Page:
This is a typical query that is asked during a veterinary visit.
The quick answer is that a cat can consume modest amounts of dog without experiencing any toxicity or long-term consequences.
The extended response, however, delves into the variations between our canine and feline pals that are peculiar to their respective species. A nibble of stolen dog food won’t hurt cats, but it won’t help them maintain their best health either.
Can Cats Consume Dog Food Long-Term Safely?
No, cats cannot survive on a diet of dog food.
If a cat is given just dog food for an extended period of time, negative, even fatal, effects may result.
Due to the differing nutritional requirements of these two species, dog food and cat food recipes have different nutritional ingredients.
Dogs and Cats Need Different Types of Nutrition
Although we share our hearts and homes with both dogs and cats, nature has shaped them through time into very different animals with very different dietary needs.
Cats are obligate carnivores, which implies that all of their bodily functions depend on a diet rich in animal fats and proteins from meat.
In contrast, dogs are actually omnivores. An omnivore can readily eat both meat and vegetables and has a more adaptable diet. Diets based on dog food do not satisfy the unique nutritional requirements of cats.
What Makes Cat Food Different from Dog Food?
Dogs and cats have differing perceptions of flavour. In contrast to dogs, cats are unable to detect sweetness, and even the amount of taste receptors between the two species varies.
In comparison to humans, who have over 9000 taste buds, cats only have 470, while canines have 1700.
In order to get our occasionally fussy (and taste-bud-deficient) feline pals to eat, cat meals are specifically designed to be extremely appetising.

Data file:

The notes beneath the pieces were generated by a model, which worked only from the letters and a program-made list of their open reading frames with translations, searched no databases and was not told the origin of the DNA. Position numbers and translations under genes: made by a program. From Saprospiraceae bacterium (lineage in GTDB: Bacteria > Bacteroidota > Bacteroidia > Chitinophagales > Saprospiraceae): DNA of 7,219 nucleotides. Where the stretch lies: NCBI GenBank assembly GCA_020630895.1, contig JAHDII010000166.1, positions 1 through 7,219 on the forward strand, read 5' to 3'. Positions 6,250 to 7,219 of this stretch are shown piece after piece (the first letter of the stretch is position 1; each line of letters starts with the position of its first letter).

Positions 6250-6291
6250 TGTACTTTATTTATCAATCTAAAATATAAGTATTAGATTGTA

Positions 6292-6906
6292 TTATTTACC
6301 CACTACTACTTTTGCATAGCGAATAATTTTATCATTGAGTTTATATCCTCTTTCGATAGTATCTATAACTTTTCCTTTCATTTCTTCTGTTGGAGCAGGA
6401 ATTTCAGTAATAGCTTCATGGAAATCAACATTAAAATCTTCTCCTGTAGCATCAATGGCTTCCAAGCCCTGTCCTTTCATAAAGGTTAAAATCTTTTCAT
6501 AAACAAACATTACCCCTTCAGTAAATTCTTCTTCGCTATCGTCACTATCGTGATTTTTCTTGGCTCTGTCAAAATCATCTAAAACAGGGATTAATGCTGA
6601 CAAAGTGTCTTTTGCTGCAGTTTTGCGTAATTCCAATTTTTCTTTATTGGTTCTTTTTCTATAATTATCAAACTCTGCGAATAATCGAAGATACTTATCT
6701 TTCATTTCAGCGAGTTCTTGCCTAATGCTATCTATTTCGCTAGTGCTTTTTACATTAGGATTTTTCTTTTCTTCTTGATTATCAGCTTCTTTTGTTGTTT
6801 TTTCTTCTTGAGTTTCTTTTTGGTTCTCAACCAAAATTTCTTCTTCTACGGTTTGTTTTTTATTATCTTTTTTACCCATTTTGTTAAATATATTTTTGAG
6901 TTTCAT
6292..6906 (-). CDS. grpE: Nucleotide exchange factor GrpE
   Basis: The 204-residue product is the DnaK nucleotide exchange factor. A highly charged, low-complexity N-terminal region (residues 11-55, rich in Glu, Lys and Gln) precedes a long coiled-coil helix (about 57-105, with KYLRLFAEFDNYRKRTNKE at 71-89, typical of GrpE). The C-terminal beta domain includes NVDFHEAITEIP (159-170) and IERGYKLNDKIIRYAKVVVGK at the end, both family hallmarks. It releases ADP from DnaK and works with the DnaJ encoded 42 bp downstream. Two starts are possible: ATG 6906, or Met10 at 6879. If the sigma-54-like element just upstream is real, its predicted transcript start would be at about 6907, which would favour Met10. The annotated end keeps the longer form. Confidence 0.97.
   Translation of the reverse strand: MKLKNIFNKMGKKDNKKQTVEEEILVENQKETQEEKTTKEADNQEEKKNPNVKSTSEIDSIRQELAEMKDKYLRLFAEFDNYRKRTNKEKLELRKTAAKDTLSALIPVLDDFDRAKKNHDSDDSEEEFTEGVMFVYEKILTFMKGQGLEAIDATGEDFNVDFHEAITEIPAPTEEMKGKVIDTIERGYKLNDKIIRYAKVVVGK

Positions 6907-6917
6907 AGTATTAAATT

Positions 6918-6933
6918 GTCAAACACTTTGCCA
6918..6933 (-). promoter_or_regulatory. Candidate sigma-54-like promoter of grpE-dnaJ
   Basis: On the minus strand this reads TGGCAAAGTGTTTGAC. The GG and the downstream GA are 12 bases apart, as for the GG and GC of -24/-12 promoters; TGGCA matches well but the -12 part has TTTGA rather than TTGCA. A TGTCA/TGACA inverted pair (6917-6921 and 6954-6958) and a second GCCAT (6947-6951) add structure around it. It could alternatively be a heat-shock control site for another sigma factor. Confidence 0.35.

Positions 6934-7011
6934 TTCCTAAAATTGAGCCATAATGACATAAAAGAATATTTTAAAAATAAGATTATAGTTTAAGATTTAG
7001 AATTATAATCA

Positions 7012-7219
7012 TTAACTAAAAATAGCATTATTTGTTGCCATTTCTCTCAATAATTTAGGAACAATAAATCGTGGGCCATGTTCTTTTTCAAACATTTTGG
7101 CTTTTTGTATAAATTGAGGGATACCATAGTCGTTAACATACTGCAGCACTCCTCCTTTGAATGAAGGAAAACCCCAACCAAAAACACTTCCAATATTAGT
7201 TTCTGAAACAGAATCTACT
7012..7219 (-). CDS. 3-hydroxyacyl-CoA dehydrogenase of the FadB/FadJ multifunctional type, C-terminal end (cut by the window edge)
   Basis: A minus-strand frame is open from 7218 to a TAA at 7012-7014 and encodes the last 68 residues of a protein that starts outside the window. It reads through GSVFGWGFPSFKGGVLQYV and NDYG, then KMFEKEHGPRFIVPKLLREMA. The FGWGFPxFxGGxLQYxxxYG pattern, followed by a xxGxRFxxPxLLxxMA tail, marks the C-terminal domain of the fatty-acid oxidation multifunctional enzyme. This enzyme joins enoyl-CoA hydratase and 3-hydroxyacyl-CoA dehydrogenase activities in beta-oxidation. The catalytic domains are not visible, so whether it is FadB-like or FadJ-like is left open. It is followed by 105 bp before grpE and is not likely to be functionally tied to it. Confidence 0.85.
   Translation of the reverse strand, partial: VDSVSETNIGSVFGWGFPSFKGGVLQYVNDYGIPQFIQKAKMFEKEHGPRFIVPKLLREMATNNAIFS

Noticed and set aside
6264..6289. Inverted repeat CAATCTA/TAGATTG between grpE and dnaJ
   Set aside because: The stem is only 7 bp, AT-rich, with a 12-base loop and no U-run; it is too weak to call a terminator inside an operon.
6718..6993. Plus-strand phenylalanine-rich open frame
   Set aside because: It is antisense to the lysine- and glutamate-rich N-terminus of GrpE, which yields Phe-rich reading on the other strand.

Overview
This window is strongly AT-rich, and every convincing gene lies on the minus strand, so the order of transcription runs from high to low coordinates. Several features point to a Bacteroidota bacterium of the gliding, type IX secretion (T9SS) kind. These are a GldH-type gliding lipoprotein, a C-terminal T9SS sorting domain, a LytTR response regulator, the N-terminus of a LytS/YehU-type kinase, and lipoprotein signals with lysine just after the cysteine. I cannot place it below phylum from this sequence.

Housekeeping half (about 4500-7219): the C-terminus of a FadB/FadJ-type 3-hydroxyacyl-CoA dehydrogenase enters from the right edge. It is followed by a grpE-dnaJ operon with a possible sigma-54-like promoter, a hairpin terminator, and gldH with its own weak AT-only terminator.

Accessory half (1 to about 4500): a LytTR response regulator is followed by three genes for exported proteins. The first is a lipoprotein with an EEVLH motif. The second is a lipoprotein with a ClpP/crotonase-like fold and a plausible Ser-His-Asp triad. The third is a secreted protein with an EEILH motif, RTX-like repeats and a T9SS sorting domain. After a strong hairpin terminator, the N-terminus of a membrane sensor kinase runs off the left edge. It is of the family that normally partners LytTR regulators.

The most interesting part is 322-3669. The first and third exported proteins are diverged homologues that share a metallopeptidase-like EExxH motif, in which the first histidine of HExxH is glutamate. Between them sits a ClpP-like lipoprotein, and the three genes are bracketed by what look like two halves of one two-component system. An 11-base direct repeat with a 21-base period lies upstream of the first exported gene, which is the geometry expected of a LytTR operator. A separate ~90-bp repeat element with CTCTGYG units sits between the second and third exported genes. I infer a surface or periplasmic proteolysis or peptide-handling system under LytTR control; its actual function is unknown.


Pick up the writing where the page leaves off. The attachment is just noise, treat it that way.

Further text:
Cats need food with a far higher protein level than does dog kibble because they are severe carnivores by nature.
Rare brands and dog food varieties do have more protein, but overall, not even these specialty dog foods contain the quantity of protein required to keep cats healthy.
The majority of dog feeds include 18 to 26 percent “As-Fed” protein. However, I often advise aiming for at least a “As-Fed” protein percentage of 30%–34% for cats, with the possibility of adding canned cat food with a protein content of 40%–50%.
A few mammals, including cats and humans, are unable to produce taurine, thus they must obtain this necessary substance through diet.
Cats who don’t consume enough taurine can develop:
- vulnerable hearts (dilatated cardiomyopathy)
- absence of vision
- digestive issues
Taurine is now incorporated to every commercially available cat food product; however, it is rarely present in dog food.
Cats also cannot produce arachidonic acid; instead, they must consume it.
Low amounts of arachidonic acid in cats can cause generalised sickness symptoms like:
- abnormal liver and kidney function
- Occasionally, more skin problems
Since dogs can produce this fatty acid on their own, it is rarely added to dog food.
Another nutrient that cats are unable to manufacture on their own and must be supplemented in their diet is vitamin A.
While vitamin A supplements are frequently found in dog meals, they are never present in sufficient quantities for optimal cat nutrition.
Cats who don’t get enough vitamin A will have:
- Coats of poor quality
- muscle atrophy and weakness
- possibly going blind at night
Niacin must be included in a cat’s diet because cats cannot produce it on their own.
Niacin is most frequently derived from animal tissue, while plants sometimes contain small amounts of the vitamin. However, a meal with a lower percentage of animal tissue and a higher percentage of plant tissue, such grains, would not provide cats with the right amounts of niacin they require.
The Importance of High-Quality Cat Food
The greatest approach to make sure cats remain in our lives for a very long life is to make sure they eat a nutritious, high-quality diet designed specifically with feline needs in mind.
The nutritional requirements of cats are not met by dog food, despite the fact that it is nontoxic and won’t hurt an animal if a few kibbles are consumed.